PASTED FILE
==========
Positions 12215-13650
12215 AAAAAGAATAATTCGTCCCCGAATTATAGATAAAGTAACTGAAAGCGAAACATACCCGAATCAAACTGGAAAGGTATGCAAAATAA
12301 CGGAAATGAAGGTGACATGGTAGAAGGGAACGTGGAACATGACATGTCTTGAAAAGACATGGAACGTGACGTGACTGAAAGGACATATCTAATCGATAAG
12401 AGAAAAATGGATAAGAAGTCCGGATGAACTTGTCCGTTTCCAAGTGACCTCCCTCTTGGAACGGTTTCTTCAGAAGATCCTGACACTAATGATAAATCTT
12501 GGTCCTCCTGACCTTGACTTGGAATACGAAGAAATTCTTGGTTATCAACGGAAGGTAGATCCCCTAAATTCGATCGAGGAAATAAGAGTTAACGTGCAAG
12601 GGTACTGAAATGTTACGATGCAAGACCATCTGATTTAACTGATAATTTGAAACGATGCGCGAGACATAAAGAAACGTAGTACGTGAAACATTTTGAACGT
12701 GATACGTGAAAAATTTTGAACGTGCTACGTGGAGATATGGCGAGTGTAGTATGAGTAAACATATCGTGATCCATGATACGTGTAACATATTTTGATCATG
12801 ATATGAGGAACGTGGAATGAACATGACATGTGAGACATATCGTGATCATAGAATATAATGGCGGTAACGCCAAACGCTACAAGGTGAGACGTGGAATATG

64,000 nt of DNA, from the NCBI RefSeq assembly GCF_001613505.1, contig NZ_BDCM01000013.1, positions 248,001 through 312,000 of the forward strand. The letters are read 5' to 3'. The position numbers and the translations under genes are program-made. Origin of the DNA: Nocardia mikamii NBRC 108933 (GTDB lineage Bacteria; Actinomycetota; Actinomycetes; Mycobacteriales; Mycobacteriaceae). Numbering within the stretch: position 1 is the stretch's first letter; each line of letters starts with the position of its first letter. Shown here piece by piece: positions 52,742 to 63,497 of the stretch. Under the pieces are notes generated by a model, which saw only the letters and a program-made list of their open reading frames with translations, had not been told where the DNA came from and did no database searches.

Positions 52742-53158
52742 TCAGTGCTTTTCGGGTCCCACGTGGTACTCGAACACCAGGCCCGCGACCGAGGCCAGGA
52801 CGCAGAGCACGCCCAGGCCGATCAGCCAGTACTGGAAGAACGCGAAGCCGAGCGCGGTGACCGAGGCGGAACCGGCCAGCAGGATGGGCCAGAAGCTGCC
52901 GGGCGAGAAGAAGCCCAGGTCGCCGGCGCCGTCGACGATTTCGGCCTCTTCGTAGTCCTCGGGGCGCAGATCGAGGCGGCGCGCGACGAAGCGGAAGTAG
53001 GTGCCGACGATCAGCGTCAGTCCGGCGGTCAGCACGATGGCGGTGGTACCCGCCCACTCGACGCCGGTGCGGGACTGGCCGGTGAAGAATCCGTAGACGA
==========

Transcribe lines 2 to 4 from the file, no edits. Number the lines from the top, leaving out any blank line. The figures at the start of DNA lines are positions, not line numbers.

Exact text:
12215 AAAAAGAATAATTCGTCCCCGAATTATAGATAAAGTAACTGAAAGCGAAACATACCCGAATCAAACTGGAAAGGTATGCAAAATAA
12301 CGGAAATGAAGGTGACATGGTAGAAGGGAACGTGGAACATGACATGTCTTGAAAAGACATGGAACGTGACGTGACTGAAAGGACATATCTAATCGATAAG
12401 AGAAAAATGGATAAGAAGTCCGGATGAACTTGTCCGTTTCCAAGTGACCTCCCTCTTGGAACGGTTTCTTCAGAAGATCCTGACACTAATGATAAATCTT